Genital Mutilation Age-Old Practice, Not Necessarily Religious: SC

SC said that the practice of female genital mutilation will have to pass the test of constitutional morality.

3 min read

The Supreme Court on Monday, 20 August said the argument that female genital mutilation (FGM) of minor girls of the Dawoodi Bohra Muslim community is being practised from tenth century is not "sufficient" to hold that this formed part of the "essential religious practice", which cannot be scrutinised by court.

A bench headed by Chief Justice Dipak Misra was responding to submissions of senior advocate AM Singhvi, appearing for a Muslim group, that this was an old practice which formed part of "essential religious practice" and, hence, was not open to judicial scrutiny.

Singhvi told the bench, also comprising justices AM Khanwilkar and DY Chandrachud, that the practice was protected under Article 25 and 26 of the Constitution which deals with religious freedom.

The fact that this is being practised from 10th century is not sufficient for us to hold that this is the essential part of religious practice. This practice will have to pass the test of constitutional morality.
The bench said

Singhvi said that Dawoodi Bohras have been the most progressive and educated among the Muslim communities and the practice is not so grave as has been made out by those opposing it.

He said the practice has also been an essential religious practice which was protected under Article 25 (freedom of conscience and free profession, practice and propagation of religion) of Constitution.

The females of the community are educated and moreover, it also does not practice the instant triple talaq for divorce which has been banned by the apex court.

The hearing in the matter remained inconclusive and would resume on 27 August.

Earlier, the court had made it clear that it cannot direct doctors to perform genital mutilation of minor girls of the community and had questioned the "scientific justification", if any, behind the procedure.

It had questioned the practice saying that there was hardly any rationale behind it as a girl child is forced to undergo it due to non-medical reasons.

Attorney General K K Venugopal, appearing for the Centre, had reiterated the government’s stand that it was opposing the practice and said that this has been banned in many countries like the US, the UK, Australia and around 27 African nations.

The practice causes irreparable harm to girl children and has many health repercussions, the top law officer said and referred to Article 25 to highlight the point that a religious practice can be stopped if it was against "public order, morality and health".

The bench was hearing the PIL filed by Delhi-based lawyer Sunita Tiwari against the practice in the community.


Senior advocate Indira Jaising, appearing for Masooma Ranalvi, a lawyer who herself has been a victim of mutilation, had said the practice of "removal of the clitoral hood" for non-medical purposes of a minor constituted an offence under the IPC and the Protection of Children from Sexual Offences Act (POCSO Act).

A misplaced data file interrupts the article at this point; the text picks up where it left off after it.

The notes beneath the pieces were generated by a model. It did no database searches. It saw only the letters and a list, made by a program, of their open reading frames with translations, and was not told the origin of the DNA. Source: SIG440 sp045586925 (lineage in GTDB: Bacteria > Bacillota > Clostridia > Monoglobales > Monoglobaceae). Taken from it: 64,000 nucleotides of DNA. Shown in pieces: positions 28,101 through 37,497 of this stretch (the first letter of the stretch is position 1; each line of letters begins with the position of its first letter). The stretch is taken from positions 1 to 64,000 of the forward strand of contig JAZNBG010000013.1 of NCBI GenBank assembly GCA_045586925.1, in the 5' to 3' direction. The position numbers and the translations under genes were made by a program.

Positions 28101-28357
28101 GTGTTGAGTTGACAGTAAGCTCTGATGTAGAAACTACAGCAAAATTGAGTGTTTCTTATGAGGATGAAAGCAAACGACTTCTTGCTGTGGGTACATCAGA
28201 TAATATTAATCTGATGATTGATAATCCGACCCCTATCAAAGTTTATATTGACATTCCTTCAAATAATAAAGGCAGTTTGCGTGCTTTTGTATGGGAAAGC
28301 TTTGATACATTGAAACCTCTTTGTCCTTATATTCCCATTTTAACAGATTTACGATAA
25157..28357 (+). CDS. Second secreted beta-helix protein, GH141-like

The court had on 8 May agreed to examine the issues raised in the PIL by saying that the practice of female genital mutilation was "extremely important and sensitive".

Tiwari, in her plea, sought a direction to the Centre and the states to "impose a complete ban on the inhuman practice" of 'khatna' or "female genital mutilation" throughout the country.

The plea has sought a direction to make it an offence on which the law enforcement agencies can take cognisance on their own. It has also sought to make the offence “non-compoundable and non-bailable” with provision for harsh punishment.

The practice of female genital mutilation resulted in "serious violations of basic fundamental rights of the victims who in these cases are minors," the plea said.

Female genital mutilation is performed "illegally upon girls (between five years and before she attains puberty)" and is against the "UN Convention on the Rights of the Child, UN Universal Declaration of Human Rights of which is India is a signatory", the plea said, adding the practice caused "permanent disfiguration to the body of a girl child".

"The practice of 'khatna' or female genital mutilation or 'Khafd' also amounts to causing inequality between the sexes and constitutes discrimination against women. Since it is carried out on minors, it amounts to serious violation of the rights of children as even minors have a right of security of person, right to privacy, bodily integrity and the freedom from cruel, inhumane or degrading treatment," the plea said.

"It violates the rights of the child and human rights. It also violates the Universal Declaration of Human Rights and is a crime in the Unites States of America under the Illegal Immigration Reform and Immigrant Responsibility Act of 1996 and now a crime in Australia and some other countries as well," it claimed.

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